Apple’s Tim Cook: 'We are making the right choice'

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Apple CEO Tim Cook is affirming his stiff stance against the FBI, drawing a line in the sand over the government’s call for a way around security software.

In an interview with ABC’s “World News Tonight” set to air later on Wednesday, Cook was resolute in his opposition to creating new software to bypass security on an iPhone of one of the San Bernardino, Calif., terrorists.

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The perils of the precedent-setting move, he claimed, outweigh the small amount of intelligence that could potentially be gained by the FBI.

“The tradeoff here is we know that doing this could expose people to incredible vulnerabilities,” Cook said. “This would be bad for Americans. It would also set a precedent that I believe many people in America would be offended by.

“So when you compare those, which are knowns, compared to something that might be there, I believe we are making the right choice.”

“Some things are hard,” Cook added. “And some things are right. And some things are both.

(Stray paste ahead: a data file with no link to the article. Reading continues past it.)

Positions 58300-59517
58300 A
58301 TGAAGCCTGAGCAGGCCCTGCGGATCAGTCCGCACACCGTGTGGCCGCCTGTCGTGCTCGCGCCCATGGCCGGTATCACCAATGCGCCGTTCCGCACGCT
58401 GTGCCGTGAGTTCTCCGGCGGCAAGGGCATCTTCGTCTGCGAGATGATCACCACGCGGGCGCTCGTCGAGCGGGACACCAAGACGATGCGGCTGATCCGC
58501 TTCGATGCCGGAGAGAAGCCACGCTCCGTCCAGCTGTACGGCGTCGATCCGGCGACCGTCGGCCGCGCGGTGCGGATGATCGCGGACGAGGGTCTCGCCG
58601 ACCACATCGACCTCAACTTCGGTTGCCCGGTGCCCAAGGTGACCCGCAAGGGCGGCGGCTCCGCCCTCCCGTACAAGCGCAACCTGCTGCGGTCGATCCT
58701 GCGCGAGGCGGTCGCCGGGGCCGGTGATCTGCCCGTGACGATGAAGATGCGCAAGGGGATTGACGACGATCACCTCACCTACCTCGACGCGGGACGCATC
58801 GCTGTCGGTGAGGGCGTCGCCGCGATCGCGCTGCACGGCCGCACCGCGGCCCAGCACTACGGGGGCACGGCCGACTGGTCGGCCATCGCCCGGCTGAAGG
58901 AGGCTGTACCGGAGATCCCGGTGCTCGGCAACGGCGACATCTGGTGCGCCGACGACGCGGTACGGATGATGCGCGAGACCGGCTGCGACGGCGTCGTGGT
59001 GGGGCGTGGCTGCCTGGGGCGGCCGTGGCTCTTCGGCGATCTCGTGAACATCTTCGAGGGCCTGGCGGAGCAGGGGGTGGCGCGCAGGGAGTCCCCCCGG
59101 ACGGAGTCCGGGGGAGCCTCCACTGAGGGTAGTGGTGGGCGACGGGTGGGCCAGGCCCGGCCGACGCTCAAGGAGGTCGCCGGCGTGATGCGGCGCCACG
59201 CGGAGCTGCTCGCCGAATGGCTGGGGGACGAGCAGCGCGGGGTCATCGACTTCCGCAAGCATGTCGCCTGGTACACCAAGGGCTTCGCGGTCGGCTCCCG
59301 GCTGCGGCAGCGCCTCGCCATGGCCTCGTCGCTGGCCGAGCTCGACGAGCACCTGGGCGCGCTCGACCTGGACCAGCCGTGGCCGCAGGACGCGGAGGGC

“This is one of those things.”

Apple has mounted a firm defense against a federal court’s demand that it create new software to shut off security features preventing FBI officials from accessing the iPhone of San Bernardino shooter Syed Rizwan Farook. Current security measures on the phone would cause it to essentially self-destruct after 10 failed passcode attempts, preventing FBI agents from quickly typing an infinite number of combinations to stumble on the correct one. 

In facing off against the FBI, the tech giant has laid the groundwork for a bitter battle between one of the world’s most profitable companies and the U.S. government.

Apple is set to file a formal opposition to the court’s order later this week, insisting that the government’s demand amounts to an “undue burden.”

A company lawyer told the Associated Press that its motion will insist that Congress — not a federal court — is best positioned to define the scope of the law allowing judges to compel action from private companies, the more than 200-year-old All Writs Act.